Fine Art Photography Daily

Publisher’s Spotlight: Daylight


© Annette LeMay Burke, Fauxliage cover

These past months we have been focusing on books on Lenscratch. In order to understand the contemporary photo book landscape, we are interviewing and celebrating significant photography book publishers, large and small, who are elevating photographs on the page through design and unique presentation. We are so grateful for the time and energies these publishers have extended to share their perspectives, missions, and most importantly, their books.

Since 2003, Daylight has published art and photography via our print and digital publishing programs. By exploring the documentary mode along with the more conceptual concerns of fine art, Daylight’s uniquely collectible publications work to revitalize the relationship between art, photography, and the world at large.

Today, photographer Alex Henderson interviews Michael Itkoff.

Follow Daylight on Instagram: @DaylightBooks


What is your mission as a publisher?

Daylight provides a platform for contemporary photography both online via our website, digital features and multimedia features and in print via our book publishing program. We are primarily interested in participating in the evolution of documentary photography while promoting ideas and perspectives that we believe in personally.


© Bruce Haley, Home Fires Vol II Cover


© Bruce Haley, Home Fires Vol II Interior

What are the difficulties that publishers face?

It has never been an easy business but, these days, things have become more challenging due to Covid related supply chain issues, increased material costs and complicated shipping logistics.


© Evan Hume: Viewing Distance, Dig

Are there any publishing projects that have been particularly meaningful to you?

I am so pleased with a lot of our recent titles but one jumps out at me at the moment. We just published a book called ‘Alive and Destroyed: A Meditation on the Holocaust in Time’ by Jason Francisco. For the project, Jason photographed over 300 Holocaust-related sites between 2010-2020 using a large format camera. The book is a powerful contribution to the dialogue around loss and making meaning from the immense tragedy.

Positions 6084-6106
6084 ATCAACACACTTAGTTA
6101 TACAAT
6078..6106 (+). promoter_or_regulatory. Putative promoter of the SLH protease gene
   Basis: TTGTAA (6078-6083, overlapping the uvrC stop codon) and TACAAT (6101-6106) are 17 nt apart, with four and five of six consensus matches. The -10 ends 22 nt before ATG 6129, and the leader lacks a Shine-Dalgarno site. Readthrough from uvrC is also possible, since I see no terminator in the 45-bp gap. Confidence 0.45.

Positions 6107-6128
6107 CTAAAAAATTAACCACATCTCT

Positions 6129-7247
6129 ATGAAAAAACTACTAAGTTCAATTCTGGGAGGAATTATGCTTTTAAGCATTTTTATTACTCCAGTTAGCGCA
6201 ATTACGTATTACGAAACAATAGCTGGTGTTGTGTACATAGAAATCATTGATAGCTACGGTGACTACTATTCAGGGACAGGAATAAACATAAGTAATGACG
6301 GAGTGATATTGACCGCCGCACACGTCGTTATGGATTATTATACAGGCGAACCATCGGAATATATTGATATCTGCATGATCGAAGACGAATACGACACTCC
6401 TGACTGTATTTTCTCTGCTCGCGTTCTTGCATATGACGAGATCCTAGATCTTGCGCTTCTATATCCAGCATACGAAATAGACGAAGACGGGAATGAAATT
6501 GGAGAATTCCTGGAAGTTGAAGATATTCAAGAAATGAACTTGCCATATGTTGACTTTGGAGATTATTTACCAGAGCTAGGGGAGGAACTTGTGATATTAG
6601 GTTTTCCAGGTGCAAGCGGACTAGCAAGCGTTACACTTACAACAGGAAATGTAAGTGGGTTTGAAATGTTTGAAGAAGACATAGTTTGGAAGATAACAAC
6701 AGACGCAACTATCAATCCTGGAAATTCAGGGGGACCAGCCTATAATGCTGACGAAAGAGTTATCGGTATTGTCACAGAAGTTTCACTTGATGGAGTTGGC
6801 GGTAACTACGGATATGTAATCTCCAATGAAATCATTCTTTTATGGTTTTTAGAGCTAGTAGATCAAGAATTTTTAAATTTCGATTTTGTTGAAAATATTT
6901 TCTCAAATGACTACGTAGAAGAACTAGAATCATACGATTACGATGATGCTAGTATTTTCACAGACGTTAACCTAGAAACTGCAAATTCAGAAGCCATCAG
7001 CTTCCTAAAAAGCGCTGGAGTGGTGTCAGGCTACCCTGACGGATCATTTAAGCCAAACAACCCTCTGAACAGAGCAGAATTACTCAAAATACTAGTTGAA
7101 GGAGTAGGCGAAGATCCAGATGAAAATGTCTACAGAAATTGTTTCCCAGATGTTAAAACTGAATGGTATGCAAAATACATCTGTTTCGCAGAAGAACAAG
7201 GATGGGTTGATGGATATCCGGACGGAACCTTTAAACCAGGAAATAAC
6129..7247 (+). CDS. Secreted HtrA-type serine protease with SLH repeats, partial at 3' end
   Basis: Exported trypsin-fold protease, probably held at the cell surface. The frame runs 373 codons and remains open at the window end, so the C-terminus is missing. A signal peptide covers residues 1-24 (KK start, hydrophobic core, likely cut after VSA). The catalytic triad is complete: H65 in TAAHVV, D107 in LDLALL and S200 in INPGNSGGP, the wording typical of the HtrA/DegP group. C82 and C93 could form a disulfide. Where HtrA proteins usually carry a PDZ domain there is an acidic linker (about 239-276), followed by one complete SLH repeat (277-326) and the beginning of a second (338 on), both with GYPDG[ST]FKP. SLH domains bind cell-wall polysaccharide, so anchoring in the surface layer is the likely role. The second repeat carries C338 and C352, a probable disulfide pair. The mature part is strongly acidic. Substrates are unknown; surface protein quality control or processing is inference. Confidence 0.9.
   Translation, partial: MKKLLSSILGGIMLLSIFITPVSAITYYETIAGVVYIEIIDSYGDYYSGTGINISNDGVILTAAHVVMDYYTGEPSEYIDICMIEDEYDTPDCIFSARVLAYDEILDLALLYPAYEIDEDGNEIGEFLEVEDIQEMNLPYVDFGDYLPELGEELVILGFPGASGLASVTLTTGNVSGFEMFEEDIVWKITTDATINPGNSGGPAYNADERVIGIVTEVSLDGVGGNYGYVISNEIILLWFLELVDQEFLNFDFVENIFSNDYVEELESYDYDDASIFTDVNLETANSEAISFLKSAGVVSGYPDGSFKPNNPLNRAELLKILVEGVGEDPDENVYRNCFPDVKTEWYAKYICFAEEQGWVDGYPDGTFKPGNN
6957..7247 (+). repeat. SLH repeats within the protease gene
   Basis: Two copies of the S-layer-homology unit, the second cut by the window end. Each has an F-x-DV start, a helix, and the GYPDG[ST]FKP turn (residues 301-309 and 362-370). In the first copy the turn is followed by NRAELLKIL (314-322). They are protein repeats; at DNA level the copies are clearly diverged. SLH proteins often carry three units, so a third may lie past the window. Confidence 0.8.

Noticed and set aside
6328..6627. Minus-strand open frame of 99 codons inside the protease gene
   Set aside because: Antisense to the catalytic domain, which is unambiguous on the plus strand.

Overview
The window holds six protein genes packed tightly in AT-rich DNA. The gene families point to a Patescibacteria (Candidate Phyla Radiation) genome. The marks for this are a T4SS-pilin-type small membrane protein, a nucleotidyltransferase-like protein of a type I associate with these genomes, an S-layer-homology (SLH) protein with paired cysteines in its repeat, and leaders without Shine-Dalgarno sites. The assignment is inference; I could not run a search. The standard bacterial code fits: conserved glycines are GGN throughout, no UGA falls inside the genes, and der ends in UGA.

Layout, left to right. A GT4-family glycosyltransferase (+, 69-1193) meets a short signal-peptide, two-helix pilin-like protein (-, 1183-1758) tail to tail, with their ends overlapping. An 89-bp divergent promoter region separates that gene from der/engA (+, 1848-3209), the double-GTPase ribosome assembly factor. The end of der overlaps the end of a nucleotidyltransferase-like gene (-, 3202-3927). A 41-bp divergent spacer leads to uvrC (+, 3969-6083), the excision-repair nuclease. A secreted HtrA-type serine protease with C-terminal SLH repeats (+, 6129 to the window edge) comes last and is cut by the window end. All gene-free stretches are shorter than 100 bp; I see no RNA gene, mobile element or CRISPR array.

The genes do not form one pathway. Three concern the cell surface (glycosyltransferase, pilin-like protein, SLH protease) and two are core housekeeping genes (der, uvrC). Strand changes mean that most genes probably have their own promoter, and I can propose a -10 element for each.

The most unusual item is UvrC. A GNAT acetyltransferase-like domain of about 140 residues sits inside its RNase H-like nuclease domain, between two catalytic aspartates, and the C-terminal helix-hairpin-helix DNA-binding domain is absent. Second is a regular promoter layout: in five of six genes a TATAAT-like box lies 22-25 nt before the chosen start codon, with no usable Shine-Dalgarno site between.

© Jenny Sampson, Skater Girls Cover

© Jenny Sampson, Skater Girls Cover

© Jenny Sampson, Skater Girls Interior

© Jenny Sampson: Skater Girls, Left: Kristin and Holly, Oakland, 2019, Right: Coree, Encinitas, 2018

How many books do you publish a year, and how do you choose which projects to publish? Do you have a specific focus?

We typically publish between 10-15 books per year and tend to focus on projects that embrace a subjective perspective while imparting expertise on a subject. Whether it is repurposing redacted materials from a government archive (Evan Hume, Viewing Distance, 2021) or an exploration of a favorite Philly watering hole (Sarah Kaufman, Devil’s Pool, 2021) we look for artists that have a visually-driven story to tell.


© Annette LeMay Burke: Fauxliage, Golden Hour Saguaro, Mesa, AZ, 2016

How can an artist get their work in front of you?

Daylight does accept submissions from interested photographers and we have guidelines posted on our website. We also run an annual photo awards program called the Daylight Photo Awards where we invite an outside jury to review work along with our editorial staff. More information can be found at


© Evan Hume, Viewing Distance Cover

What is the typical timeline of a project, from the beginning to the finished product?

Books take time to create and we typically like to work on projects for a minimum of one year. Since we often work with artists that undertake long-term projects they sometimes work on them  for years before even submitting to us. We encourage photographers to wait to approach us until their project is developed enough to warrant publication.


© Martin Buday, Prophetic Kingdom Cover

How collaborative is the design process with the artist?

Everything we do is highly collaborative and we take each aspect of the book production very seriously. Artists will work directly with our designer to view, select and approve materials, review design treatments and etc.


© Jason Francisco, Alive and Destroyed Cover


© Jason Francisco: Alive and Destroyed, Kraśnik, Poland

How is the financial side of the project structured between publisher and artist? Does the artist contribute to production cost?

Daylight is a non-profit organization and, like most art book publishers, we have structured the costs to be split between the artist and ourselves. Depending on the project we have found that most artists are able to cover the costs through a combination of crowdfunding, grant writing and pre-selling their designated copies of the book.

MartinBuday_PropheticKingdom_interior2 copy

© Martin Buday: Prophetic Kingdom, Untitled (The Ice Palace), West Philadelphia, PA, 2015

You can visit the Daylight website here!

Posts on Lenscratch may not be reproduced without the permission of the Lenscratch staff and the photographer.

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